Gold and yellow and orange, so brilliant the colours burn the eyes — these images fill my computer screen. I watch, photo by photo, as a rudbeckia opens its petals, tentative and sensitive at first, reaching into the sunlight gently, probingly, every hair alert and glistening in the light, then, dancing as it realizes the wonder of the place, and finally, stretching its petals fully to the sun giving itself and its short life in abandon and without compromise to the exquisite beauty of this world.
This is my summer, condensed into tiny intense images through the lens of my camera and then magically reconstructed, larger than life, on my screen. And yet, as glowingly beautiful as these images seem today when all around is dull, gray sky and cold, cold winds, they don’t rival the real thing. I know this because when I take these photos and then review them in summer they never seem good enough. The camera can never capture the soft air and warm sun and lovely fragrance that surrounds us in the garden.
Just looking at the photos, though, soothes me in this frantic time.
And because it has been frantic is why I haven’t been here. This has been a very packed period of activity.On the good side, Glenn is much better so I whisked him off to Toronto to spend a week with our granddaughters Julia and Claire while Shauna and David trekked off to Washington. It would be, I thought, therapeutic albeit not physically comfortable. But they all have such wonderful personalities that just being with them is balm for the soul.
This happened just two weeks after coming home from the London, Ontario conference for Tree Canada, where I did such a wickedly poor job of filming the Carolinian forest for you. There was barely time to catch my breath in between, because, although I didn’t tell you this before, we were frantically looking for a place to move our offices. After 13 years in the same location, on September 6, we were given two months to the day, to vacate the premises, The new owner wanted to demolish the building so he could expand his next door business. I won’t tell you all the turmoil we went through upon learning this, but I will say that it carried on right until almost the day we moved; it was a stressful time.Meanwhile, while Glenn was in Toronto, I went to Ottawa. Shall I tell you what happened there? The Cole’s Notes story is that Day One was a meeting of the editorial board for Beyond the Hill, the magazine I produce for the Canadian Association of Former Parliamentarians, followed by briefing for the Arts Summit Day on the Hill. Day Two was a parade of meetings with various political types, among them the leader of the Opposition and the Minister of Foreign Affairs, followed by a reception in the Speaker’s rooms. Day Three was lunch with my executive director of Tree Canada at the parliamentary restaurant, then a visit to our new Tree Canada offices, followed by a submission to the Committee on the Environment about trees (of course) and then the annual fundraising dinner for the Canadian Association of Former Parliamentarians to listen to the Commissioner of the CFL, this being the 100thAnniversary of the Grey Cup. I must say that he is adorable and a very good speaker.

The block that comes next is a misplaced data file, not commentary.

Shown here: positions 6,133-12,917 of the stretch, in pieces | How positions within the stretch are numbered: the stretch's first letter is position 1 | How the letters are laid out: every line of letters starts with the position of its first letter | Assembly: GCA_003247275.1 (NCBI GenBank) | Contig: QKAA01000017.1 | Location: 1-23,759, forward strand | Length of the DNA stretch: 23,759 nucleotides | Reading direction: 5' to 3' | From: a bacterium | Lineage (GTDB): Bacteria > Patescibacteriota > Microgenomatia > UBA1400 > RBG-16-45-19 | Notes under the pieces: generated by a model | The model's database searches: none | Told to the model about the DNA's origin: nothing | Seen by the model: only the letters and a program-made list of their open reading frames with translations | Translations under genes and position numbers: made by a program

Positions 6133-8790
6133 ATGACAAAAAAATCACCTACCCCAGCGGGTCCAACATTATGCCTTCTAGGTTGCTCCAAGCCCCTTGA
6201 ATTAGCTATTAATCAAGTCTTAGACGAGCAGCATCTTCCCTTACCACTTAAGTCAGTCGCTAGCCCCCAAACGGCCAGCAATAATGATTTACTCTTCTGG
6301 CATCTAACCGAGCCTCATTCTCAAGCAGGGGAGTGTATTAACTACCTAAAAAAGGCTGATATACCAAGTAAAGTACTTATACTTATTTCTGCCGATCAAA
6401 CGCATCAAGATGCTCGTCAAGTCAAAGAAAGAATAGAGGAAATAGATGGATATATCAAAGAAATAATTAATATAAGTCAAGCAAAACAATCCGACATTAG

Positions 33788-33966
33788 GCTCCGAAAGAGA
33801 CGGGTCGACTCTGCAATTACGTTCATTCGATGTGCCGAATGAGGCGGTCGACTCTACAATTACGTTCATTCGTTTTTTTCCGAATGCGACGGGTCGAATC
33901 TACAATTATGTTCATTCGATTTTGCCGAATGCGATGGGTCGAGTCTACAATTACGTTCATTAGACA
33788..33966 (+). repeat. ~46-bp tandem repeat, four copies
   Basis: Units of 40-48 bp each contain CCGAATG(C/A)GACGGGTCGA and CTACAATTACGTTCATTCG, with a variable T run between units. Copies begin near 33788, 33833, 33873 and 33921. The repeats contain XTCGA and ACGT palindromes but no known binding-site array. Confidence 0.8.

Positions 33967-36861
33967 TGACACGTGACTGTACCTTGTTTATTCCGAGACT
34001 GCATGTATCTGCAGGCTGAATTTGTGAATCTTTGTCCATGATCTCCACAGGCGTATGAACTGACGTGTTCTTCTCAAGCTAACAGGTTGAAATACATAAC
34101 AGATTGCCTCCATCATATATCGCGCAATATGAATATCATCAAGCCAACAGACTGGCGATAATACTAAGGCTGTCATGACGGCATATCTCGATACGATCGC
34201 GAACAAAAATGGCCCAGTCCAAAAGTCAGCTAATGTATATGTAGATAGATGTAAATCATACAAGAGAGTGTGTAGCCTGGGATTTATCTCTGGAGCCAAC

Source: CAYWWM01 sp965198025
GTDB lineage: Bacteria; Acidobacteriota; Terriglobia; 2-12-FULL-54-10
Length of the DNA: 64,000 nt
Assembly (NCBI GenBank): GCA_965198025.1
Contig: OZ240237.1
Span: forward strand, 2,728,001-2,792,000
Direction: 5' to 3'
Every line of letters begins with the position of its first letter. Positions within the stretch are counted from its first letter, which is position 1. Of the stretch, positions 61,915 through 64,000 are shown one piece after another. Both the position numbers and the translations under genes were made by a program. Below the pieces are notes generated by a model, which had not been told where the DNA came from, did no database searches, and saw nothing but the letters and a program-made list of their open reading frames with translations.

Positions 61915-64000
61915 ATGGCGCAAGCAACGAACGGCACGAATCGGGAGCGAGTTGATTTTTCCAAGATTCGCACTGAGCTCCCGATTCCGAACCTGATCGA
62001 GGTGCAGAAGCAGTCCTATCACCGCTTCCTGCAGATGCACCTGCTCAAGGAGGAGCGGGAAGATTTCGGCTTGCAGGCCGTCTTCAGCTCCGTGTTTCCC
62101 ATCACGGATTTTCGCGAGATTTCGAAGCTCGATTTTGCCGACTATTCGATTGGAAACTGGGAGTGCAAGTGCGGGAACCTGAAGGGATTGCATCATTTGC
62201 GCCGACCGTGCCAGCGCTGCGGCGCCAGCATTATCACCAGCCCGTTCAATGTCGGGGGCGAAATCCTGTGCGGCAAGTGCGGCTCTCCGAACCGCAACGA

There are many sidebars to those three days, but you get the picture. On Thursday morning, I caught the early flight to Toronto to meet up with Glenn and the kids and dinner at Il Fornello. They live just off the Danforth, after all. There were more meetings: in Ajax to talk to my distributor, dinner with my friend Veronica Sliva and her husband in their lovely Scarborough house. I took Claire to the dinner and Veronica and Walter showed us the bones of their garden. I can see that it must be lovely in summer. Saturday was dance class for Claire and coffee at Starbucks with Julia and, finally, I made a home cooked dinner. Sunday, Shauna and David came back from Washington and we all went off to dinner at Dynasty where we had our favourite dim sum, a tradition when I go to Toronto.This is how my life goes at certain times: frantic activity with no breathing space in between. Does it help to explain why I so love the garden? It is my refuge, my place of absolute sanity where I can get away from the insane world I live in most days.
When I came home the following Monday, it was the last week before the move and we still hadn’t firmed up our new location – there were many complications. But on Thursday of that week, we reached agreement and were able to get the key to our new kingdom. The staff, who had been packing all this time, threw themselves into the task and we spent the entire weekend on the move because even with movers, there is much to do yourself. I can never say enough to thank my tireless helpers, but I hope they know I appreciate and love them dearly.
By Monday at noon, we were fully settled into the new quarters, which are really quite lovely. And, as Lloyd Robertson used to say, ‘that’s the kind of (month) it was”. So I hope you will forgive my absence from these pages.
Now, I turn back to the photo files from summer. I see a borage flower, perched like a tiny bird, on its slender stem. And there is the Philadelphus, smothered in sweet smelling mock-orange flowers and the clear blue delphinium, its petals tinged with violet. And there is the yellow foxglove, the only perennial foxglove in this part of the world, its mottled yellow throat inviting passing bees . . .summer is suddenly with me again and all my cares melt away in the garden.